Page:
The Cure: Disintegration, DeLuxe Edition (Universal)

 |   |  1 min read

The Cure: Pictures of You
The Cure: Disintegration, DeLuxe Edition (Universal)

Many of us preferred The Cure when they were gloomy and gothic, carving out odd little masterpieces on albums like Seventeen Seconds (1980) and Pornography ('82). Basically when frontman Robert Smith was more than a little glum.

Disintegration (telling title, Bob) comes from '89 when something snapped in his psyche and plummeted him to another depth . . . only to emerge with dramatically austere music which recalled aspects of that dark trilogy of Seventeen Seconds/Faith/Pornography rather than the more poppy sounds which had crept in.

This handsomely expanded edition of Disintegration -- a three CD set which include two songs from the intended album which couldn't make it onto the original vinyl, demos and rehearsals, rough mixes, and a remixed disc of the Entreat album of the same period which was Disintegration live -- beautifully showcases the dark, cinematic sound which Smith was after and managed to realise.

Oddly enough the rehearsals are far from intense and gloomy affairs and there seems to have been a lot of jolliness in the air, despite the sonic atmospherics being created.

Lyrically Smith doesn't (much) come from his happy place, but his mind seems fevered, trapped by circumstance, claustrophobic and struggling -- and the glacial music is the perfect accompaniment.

Except for the most enthusiastic Cure fan -- and there are a few of those -- this might seem a disc or two too far. But Disintegration was one of those rare album (which won't make it onto a Classic Albums doco) which made you want to know how it was conceived and from whence it came.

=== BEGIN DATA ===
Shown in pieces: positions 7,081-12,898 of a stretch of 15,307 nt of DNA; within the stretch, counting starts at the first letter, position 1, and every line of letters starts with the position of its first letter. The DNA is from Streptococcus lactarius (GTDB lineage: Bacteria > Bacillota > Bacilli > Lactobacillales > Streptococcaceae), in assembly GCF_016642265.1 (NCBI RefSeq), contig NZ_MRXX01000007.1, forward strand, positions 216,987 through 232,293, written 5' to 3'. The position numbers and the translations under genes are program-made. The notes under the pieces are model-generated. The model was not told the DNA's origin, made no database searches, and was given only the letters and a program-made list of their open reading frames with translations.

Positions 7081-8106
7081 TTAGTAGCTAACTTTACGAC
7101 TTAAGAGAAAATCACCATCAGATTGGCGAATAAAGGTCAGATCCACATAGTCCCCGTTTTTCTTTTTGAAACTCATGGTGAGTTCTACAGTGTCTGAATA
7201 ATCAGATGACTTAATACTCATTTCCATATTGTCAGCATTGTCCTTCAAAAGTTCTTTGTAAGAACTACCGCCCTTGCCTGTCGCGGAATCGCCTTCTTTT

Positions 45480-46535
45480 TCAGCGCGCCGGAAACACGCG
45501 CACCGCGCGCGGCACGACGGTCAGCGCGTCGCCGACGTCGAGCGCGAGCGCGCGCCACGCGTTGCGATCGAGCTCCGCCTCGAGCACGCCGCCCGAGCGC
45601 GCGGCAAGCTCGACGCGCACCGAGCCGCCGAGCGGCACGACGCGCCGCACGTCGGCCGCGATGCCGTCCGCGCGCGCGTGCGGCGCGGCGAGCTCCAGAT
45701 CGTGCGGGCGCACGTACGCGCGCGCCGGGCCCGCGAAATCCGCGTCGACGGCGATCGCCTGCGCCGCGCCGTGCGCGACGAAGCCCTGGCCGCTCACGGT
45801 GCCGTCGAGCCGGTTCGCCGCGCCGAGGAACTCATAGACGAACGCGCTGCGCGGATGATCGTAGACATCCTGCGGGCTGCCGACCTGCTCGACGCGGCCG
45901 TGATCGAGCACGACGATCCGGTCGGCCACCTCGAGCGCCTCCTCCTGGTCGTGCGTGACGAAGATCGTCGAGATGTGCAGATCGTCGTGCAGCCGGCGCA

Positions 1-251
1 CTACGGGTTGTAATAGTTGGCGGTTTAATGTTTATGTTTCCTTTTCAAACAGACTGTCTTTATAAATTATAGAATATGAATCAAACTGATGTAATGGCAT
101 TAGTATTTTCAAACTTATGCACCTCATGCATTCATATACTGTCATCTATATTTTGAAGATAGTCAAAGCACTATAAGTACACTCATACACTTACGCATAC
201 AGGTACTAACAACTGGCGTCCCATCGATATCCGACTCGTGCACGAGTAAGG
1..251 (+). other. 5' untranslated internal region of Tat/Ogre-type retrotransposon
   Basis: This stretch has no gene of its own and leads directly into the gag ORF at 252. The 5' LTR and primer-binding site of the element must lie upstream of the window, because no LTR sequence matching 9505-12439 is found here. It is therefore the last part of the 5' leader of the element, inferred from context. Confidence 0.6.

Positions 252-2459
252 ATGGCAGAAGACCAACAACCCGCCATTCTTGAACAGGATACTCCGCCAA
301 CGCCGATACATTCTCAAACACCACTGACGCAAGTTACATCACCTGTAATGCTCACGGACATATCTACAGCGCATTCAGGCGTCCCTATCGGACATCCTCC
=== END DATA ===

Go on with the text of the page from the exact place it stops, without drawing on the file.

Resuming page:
Here are the answers -- and they come with exceptional sound quality. And studio laughter.

In the extensive notes there is the instruction, "This music has been mixed to be played loud. So turn it up".

No second telling required.

Share It

Your Comments

post a comment

More from this section   Music articles index

Strange Fruit: Whole (Odd)

Strange Fruit: Whole (Odd)

A long time between drinks, as they say: more than a decade I think since this Auckland jazz group released an album - and that seems tardy or just plain careless. Their two previous outings -... > Read more

The Moody Blues: Live at the Isle of Wight Festival 1970 (Shock)

The Moody Blues: Live at the Isle of Wight Festival 1970 (Shock)

For someone who was never a big fan, I seem to have an unnatural amount of Moody Blues on my shelves: their first six albums from '65 to '70, and the '94 four-disc box set Time Traveller (which... > Read more

Elsewhere at Elsewhere

LEE MORGAN, THE SIDEWINDER REISSUED (2014): Smack, a soul-jazz hit and a shooting

LEE MORGAN, THE SIDEWINDER REISSUED (2014): Smack, a soul-jazz hit and a shooting

The luck of Lee Morgan -- such as it was -- ran out in the early hours of February 19, 1972 at Slugs Saloon in New York CIty. That's when his partner Helen More -- a hustler and former prostitute... > Read more

Magazine: Real Life (1978)

Magazine: Real Life (1978)

If there was a godfather of the Manchester scene in the Eighties there's a good case to be made that it wasn't Tony Wilson (who founded the Hacienda and Factory Records) but that it was Howard... > Read more